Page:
Public support for nonprofit LIPA
Newsday’s editorial "No lights: Who gets the blame?" [July 15] reaches some surprising conclusions. It says, "Most Long Islanders don’t care who is charge of supplying their electricity." Is that accurate?
The testimony submitted during two days of public hearings was overwhelmingly in favor of terminating PSEG Long Island and turning the Long Island Power Authority into a model nonprofit utility.
Food and Water Watch requested that LIPA customers be surveyed on their preferences through an insert in electric bills. LIPA rejected this proposal. The evidence suggests that ratepayers would have been more than happy to save $1 billion over the next decade by eliminating PSEG LI and its profits from the system.
The editorial also says, "Full municipal control has almost no real support from elected officials." This conclusion leaves out some important facts. Most of Long Island’s State Assembly delegation wrote to Gov. Andrew M. Cuomo in support of municipalization.
Brookhaven Town Supervisor Edward P. Romaine gave testimony at the hearings supporting municipalization, with no public official submitting testimony opposing municipalization. Ratepayers do care. Why aren’t they listened to?
— Fred Harrison, Merrick
After the dreadful performance of PSEG LI under LIPA’s supervision during Hurricane Isaias last year, we have as much trust in these organizations as there was available electricity during that storm. Long Island needs an electrical system with a management that has the trust and confidence of its customers.
Trust is not built by news releases, nor by allowing three minutes of testimony before board votes on resolutions whose fate has already been decided. Trust is built on continued two-way open dialogue between a broad range of public interests and the management of the utility that serves their communities.
A model for such dialogue exists in the Brookhaven National Laboratory Community Advisory Council, which has representatives from local business, civic, education, environment, employee, government, and health organizations.
It sets its own agenda, raises issues important to the community, and works to provide consensus recommendations to management. Interested community members are encouraged to attend and offer comments at its open meetings.
LIPA can better plan for its future by adopting a similar advisory council to help understand the conflicting needs of different groups for more clean energy, open space preservation, faster transition to renewables, no unsightly utility poles, and lowest possible electricity cost.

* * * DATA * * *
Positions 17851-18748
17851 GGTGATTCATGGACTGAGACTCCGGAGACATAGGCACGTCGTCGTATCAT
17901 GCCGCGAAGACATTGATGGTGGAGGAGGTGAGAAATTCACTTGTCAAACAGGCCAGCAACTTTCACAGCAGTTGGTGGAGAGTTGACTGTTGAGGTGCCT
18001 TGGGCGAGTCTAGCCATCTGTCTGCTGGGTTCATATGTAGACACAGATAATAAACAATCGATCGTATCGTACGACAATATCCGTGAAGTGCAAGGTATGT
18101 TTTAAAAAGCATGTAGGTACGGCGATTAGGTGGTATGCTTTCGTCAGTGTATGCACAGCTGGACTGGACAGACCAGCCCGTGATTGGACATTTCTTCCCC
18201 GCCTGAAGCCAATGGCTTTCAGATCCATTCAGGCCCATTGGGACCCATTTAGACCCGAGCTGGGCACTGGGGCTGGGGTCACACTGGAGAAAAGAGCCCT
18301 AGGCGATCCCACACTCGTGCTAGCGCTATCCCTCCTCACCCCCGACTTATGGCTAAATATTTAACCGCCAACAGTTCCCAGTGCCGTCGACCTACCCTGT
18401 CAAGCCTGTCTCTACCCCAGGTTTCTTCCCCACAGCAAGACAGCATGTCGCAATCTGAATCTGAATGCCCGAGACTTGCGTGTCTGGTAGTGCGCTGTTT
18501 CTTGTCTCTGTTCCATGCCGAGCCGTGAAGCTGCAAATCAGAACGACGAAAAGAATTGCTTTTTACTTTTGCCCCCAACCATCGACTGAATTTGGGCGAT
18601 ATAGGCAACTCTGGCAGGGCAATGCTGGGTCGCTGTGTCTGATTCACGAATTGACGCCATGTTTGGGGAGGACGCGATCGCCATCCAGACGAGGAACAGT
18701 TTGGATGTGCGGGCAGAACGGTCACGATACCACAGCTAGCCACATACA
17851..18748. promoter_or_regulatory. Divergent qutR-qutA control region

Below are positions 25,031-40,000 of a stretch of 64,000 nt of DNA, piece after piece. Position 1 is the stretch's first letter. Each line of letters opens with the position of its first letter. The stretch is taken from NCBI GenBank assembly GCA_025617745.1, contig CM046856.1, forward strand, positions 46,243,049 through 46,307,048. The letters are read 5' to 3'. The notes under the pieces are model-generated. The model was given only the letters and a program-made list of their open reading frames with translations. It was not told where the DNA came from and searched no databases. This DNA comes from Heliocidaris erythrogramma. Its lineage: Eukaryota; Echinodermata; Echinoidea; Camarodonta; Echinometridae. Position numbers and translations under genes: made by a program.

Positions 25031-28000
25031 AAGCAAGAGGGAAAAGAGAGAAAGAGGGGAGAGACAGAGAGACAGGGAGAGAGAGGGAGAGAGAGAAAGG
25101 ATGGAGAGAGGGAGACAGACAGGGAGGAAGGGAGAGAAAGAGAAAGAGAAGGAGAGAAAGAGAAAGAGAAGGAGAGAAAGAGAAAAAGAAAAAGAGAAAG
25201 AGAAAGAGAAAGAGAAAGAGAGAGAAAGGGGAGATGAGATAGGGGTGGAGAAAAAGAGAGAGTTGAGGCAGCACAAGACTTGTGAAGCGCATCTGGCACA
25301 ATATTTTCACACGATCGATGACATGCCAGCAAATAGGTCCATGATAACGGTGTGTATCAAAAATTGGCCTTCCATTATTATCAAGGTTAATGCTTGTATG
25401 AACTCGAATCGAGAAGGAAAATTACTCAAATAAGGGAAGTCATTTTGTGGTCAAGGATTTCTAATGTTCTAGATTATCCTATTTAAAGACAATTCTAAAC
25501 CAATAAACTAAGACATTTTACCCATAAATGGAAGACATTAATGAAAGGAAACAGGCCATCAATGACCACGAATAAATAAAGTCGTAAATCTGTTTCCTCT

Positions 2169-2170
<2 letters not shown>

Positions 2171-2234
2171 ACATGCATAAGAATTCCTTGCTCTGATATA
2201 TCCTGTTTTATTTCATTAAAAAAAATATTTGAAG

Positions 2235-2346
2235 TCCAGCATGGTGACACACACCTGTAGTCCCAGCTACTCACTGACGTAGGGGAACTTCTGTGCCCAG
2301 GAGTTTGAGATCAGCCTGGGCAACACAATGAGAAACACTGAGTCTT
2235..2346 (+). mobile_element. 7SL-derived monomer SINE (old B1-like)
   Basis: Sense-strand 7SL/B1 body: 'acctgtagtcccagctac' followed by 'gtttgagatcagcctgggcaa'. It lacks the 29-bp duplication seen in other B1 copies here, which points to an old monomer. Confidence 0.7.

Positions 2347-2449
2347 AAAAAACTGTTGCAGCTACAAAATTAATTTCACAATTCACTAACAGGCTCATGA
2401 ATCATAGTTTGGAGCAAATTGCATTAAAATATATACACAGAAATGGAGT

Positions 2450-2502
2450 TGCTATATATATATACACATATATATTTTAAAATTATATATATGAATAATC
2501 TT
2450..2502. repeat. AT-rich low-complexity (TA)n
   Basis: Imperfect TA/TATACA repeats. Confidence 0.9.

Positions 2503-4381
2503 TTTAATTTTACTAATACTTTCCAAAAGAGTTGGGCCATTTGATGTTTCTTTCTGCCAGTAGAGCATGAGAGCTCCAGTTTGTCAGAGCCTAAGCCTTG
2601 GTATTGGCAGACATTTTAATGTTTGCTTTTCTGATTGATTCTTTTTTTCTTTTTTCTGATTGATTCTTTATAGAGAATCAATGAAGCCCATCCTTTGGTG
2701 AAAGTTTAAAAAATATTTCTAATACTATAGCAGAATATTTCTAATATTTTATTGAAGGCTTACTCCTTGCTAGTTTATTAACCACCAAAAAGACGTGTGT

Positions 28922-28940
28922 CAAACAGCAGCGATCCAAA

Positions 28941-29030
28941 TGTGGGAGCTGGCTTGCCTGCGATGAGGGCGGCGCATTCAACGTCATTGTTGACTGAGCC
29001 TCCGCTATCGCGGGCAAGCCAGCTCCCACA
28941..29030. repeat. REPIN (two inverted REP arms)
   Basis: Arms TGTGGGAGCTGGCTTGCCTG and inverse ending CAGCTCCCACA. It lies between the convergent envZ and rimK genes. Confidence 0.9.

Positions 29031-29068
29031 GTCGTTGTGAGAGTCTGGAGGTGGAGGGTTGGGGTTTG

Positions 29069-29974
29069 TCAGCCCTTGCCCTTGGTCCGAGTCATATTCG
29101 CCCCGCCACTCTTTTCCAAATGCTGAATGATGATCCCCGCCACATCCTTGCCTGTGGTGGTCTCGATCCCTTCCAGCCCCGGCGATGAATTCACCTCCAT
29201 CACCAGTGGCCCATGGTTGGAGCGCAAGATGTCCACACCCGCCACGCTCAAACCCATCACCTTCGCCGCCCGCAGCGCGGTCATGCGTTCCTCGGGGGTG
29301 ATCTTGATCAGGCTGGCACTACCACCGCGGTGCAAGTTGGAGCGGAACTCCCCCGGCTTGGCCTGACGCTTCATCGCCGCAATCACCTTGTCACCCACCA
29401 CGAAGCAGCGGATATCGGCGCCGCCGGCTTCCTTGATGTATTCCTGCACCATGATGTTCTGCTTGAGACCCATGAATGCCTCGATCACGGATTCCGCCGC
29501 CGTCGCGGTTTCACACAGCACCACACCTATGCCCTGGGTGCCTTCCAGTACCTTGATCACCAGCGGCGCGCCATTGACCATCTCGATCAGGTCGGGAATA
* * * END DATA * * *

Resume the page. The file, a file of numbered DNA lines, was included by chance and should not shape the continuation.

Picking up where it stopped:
— Susan Haines, Huntington Station
Escape by bull is good teaching moment
I’ve been out day and night searching for Barney the bull, with headlamps, thermal imaging devices, tranquilizers and even a net gun "Touring toro snubs grain gambit, remains at large," News, July 23].
The support Barney has received from the community has been overwhelming, and almost everyone keeps asking me what they can do to help our rescue efforts. My answer is simple: Stop eating animals.
Cows are gentle giants. Like humans, they form strong bonds with their families and mourn the deaths of those whom they love. When someone is trying to kill them, they run for their lives, like Barney did and just as you or I would.
We are working hard for a happy ending for Barney. We’ve already secured his placement at a vegan animal sanctuary with 90 other bovines. Now we just have to find him and secure him. That may be easier said than done, but it’s never been easier to save animals just like him by keeping animals off your plate.
— John Di Leonardo, Malverne
The writer is president of Long Island Orchestrating for Nature (LION).
So we now have the famous Mastic bull who is on the lam, hiding somewhere in plain sight.
You have to hand it to this bull — he was on the slaughter list for religious purposes and gave everyone the horns on the way out. He knew his days were numbered and made a fast getaway, a bull in the ’hood story. So Mastic is finally on the map, not for crime, not for some horror story, but for a bull with a mark on his head, making his way through the potholed streets.
He’ll go down in history. Just think: We’ll now have a Bull Run Day, when residents can mark their calendars to honor the Mastic bull on the lam.
— Frank Knight, Mastic
The black Angus male seems like a "prime" animal and is clearly a male. I wonder if it is bull or a steer? In other words, is he neutered?
Once he is captured, I hope reporters will clarify this fact, and that is no bull.
— Fred Drewes, Mount Sinai